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SawmillTea And Coffee Co. A New Model For Rural Business

Young moms are visiting on a comfy couch while a child plays nearby. Two teenagers shoot pool. A small group of older women chat over coffee. At the table next to them a young woman reads aloud to a man in a wheelchair.

The rich aroma of coffee and a lingering scent of a roast beef lunch fill the air.

It’s a typical afternoon at “the Sawmill” in Boissevain, this southwestern Manitoba town’s newly opened chic-cosy coffee and tea house on Main Street.


Coffee and baked goods sales are brisk, but the sign on the entrance “no purchase necessary, come in and relax” is what this place is really all about.

Boissevain’s Sawmill Tea and Coffee Co., which opened in June, is a revenue-earning business, but the key return on investment is building social connections.

It is run entirely as a not-for-profit enterprise, owned and operated by Prairie Partners Inc. a not-for-profit agency in Boissevain working with persons with intellectual disabilities.

Prairie Partners Inc. has long operated The Handcrafters here, a full-scale woodworking shop, selling furniture and other wood crafts through a small gift shop.

Two years ago their agency was looking for new ideas for programs to offer their clients, and new ways to raise much-needed revenues for the nonprofi t organization, explains Prairie Partners’ executive director Jason Dyck.

“We were looking for ways to sort of reinvent ourselves, ” he says.

Prairie Partners turned to the community for ideas, and Boissevain had one.

What their town needed was a good coffee shop, family-friendly place and open to all, people said. And open evenings. Small towns like theirs had only the gas station or the bar, and the lack of places for local youth to go concerned residents.

Boissevain also knew from experience, however, that it was risky for a private enterprise to try such a venture. Smaller centres can be challenging business environments and other tea rooms, a bookstore and even an art gallery tried here haven’t stayed open over the years.

“So as we kept looking at this, we said ‘let’s incorporate those needs,’” Dyck said.

“We” ultimately included not only staff of Prairie Partners, but many Boissevain groups and individuals.


They relied heavily on volunteers and donations. Local teens volunteered to paint the facility while other community residents volunteered considerable time to furnish and decorate the place.

Members of the RCMP detachment installed the flooring. All the furniture was donated, from the new leather couches and chairs to the handmade pine tables and chairs built by The Handcrafters’ staff.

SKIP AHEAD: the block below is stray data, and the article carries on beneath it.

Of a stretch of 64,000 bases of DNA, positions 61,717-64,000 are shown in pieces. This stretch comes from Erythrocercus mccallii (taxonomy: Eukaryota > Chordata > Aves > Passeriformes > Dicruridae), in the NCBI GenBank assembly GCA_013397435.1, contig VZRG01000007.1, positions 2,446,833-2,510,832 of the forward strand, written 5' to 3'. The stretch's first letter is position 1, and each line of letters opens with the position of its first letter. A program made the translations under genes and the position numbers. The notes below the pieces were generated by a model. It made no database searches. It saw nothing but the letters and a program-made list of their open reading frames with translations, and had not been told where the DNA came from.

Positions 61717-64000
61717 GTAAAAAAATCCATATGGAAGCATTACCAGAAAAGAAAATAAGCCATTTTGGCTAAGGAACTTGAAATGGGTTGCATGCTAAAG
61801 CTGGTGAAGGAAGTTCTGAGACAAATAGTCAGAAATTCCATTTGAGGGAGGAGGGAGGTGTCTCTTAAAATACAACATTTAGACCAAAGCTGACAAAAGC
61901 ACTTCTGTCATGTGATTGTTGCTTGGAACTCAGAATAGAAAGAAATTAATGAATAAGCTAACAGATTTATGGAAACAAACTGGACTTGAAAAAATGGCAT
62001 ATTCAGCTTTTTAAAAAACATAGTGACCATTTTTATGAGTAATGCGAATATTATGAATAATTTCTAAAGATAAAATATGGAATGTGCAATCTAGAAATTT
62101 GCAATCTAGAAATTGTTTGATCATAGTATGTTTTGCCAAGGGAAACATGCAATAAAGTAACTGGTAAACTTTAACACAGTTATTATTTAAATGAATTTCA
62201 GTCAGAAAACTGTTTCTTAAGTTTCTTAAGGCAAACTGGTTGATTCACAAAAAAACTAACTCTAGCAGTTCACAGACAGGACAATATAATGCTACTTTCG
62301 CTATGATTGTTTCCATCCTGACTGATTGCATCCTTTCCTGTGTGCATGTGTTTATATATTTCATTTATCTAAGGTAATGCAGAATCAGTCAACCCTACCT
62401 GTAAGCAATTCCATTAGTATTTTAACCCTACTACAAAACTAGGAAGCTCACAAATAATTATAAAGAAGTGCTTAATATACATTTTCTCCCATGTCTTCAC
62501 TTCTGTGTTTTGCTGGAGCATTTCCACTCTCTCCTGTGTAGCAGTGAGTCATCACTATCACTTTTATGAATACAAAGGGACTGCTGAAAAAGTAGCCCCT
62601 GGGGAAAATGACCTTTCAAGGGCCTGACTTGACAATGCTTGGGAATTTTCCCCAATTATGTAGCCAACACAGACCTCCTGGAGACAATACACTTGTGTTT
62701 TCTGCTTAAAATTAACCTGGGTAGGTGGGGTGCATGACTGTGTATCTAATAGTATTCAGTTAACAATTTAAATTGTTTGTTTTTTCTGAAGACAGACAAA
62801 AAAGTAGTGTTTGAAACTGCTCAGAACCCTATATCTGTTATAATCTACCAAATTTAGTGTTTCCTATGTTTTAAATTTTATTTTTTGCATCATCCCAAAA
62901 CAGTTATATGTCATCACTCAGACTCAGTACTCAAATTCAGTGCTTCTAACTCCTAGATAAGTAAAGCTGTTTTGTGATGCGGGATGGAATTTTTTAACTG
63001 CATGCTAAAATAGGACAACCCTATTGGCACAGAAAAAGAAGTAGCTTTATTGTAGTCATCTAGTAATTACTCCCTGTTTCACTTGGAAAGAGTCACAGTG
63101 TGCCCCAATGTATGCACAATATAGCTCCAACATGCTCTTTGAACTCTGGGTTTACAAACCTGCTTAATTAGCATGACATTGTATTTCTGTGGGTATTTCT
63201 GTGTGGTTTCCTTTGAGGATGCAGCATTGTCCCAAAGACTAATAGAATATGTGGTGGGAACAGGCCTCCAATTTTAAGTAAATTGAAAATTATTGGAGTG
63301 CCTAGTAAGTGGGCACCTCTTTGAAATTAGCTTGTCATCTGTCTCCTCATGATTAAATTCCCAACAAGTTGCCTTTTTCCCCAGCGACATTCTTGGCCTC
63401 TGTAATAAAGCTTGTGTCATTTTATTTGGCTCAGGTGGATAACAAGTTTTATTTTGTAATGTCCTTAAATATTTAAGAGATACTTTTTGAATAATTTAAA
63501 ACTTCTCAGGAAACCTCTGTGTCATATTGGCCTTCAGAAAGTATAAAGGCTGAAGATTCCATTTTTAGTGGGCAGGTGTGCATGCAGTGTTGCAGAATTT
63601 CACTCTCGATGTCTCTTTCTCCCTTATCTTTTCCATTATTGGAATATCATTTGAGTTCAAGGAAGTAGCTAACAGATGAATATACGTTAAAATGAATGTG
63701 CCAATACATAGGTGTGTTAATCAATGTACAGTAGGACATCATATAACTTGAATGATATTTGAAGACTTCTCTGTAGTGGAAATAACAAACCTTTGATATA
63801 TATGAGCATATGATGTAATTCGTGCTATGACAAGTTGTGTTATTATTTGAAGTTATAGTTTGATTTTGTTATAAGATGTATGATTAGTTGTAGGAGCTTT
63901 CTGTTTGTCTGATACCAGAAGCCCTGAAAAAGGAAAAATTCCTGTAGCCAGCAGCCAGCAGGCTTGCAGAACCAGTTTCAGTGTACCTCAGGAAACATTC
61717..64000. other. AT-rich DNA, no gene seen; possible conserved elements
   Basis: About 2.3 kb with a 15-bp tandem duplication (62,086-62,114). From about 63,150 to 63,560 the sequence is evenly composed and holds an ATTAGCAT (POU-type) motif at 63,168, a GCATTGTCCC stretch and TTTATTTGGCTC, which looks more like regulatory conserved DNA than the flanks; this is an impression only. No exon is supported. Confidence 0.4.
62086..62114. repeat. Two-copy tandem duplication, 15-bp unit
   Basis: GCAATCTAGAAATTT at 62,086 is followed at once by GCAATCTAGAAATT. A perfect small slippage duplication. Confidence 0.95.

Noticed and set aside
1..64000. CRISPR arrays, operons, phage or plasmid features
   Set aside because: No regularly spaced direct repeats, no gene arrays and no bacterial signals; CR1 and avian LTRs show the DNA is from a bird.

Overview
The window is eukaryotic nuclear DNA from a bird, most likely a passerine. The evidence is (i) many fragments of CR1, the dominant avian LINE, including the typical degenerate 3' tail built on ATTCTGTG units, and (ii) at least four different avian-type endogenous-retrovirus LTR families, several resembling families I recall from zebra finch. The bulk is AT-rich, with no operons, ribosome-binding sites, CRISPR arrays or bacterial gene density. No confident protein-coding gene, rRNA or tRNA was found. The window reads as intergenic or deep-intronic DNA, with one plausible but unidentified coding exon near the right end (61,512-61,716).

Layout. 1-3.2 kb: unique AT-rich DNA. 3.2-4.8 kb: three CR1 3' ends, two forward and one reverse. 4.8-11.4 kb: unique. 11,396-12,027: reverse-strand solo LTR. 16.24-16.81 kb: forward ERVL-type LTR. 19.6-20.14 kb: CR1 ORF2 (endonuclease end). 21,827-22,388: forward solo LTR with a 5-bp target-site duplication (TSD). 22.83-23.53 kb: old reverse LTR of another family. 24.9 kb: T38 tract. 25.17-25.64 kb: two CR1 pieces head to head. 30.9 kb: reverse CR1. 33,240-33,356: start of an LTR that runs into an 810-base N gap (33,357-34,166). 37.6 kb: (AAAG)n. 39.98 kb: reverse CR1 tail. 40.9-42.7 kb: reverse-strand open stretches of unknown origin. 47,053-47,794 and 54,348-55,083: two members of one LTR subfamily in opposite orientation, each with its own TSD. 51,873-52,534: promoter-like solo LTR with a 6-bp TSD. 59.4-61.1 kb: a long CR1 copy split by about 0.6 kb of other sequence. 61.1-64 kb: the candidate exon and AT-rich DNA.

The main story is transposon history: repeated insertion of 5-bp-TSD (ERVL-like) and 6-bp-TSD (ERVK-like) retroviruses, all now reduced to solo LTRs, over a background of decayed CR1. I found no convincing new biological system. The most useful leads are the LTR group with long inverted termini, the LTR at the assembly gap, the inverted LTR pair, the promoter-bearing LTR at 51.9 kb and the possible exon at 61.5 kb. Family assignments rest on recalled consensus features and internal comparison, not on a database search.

The Prairie Partners Inc. offices and The Handcrafters workshop were adjoined to the building in which the coffee shop is now housed. The 2,500-sq.- ft. space was previously occupied by a thrift store operated by the agency and a local church group.

A sign posted outside lists about 50 supporters of the venture.

“The thing that makes this possible is that essentially people want services and opportunities in the community where they live,” Dyck said.

What they now have is an attractive Main Street presence from which the entire community benefits, and whose long-term viability doesn’t hinge on turning a profit. As a social enterprise, other returns on investment are sought.

“It’s about developing social connections and helping develop social skills for people with intellectual disabilities as well,” said Dyck.

“What we basically did was create a neutral environment for people in the community so that anybody from any walk of life could come in here and feel this is just a place where I can relax.”

The Handcrafters’ gift shop is now open longer hours. Bookshelves are stocked with used books for sale. A $5 lunch offered at cost packs the place most lunch hours. Several concerts have been held since opening in June. A Christmas community Nativity scene is planned here for next month.

The shop also now offers the agency’s clients a workplace opportunity to earn valuable food-service skills that the private sector otherwise is challenged to offer.

Two full-time staffers and about a dozen volunteers additionally help run the place, with proceeds from sales at the coffee shop helping to pay the salaries of their paid staff. The rest is revenue for Prairie Partners’ program budgets.

The coffee and tea house takes its place alongside other Main Street businesses without directly competing with any of them.

The business community of Boissevain was very supportive of this, adds Dyck.

“They’re very cognizant of the overall health of the community as a key part of the success of the community,” he said. [email protected]

About the author


Lorraine Stevenson

Lorraine Stevenson is a reporter and photographer for the Manitoba Co-operator with 25 years experience writing news and features. She was previously a reporter with the Farmers Independent Weekly and has also written for community newspapers in Winnipeg and Manitoba's Interlake.



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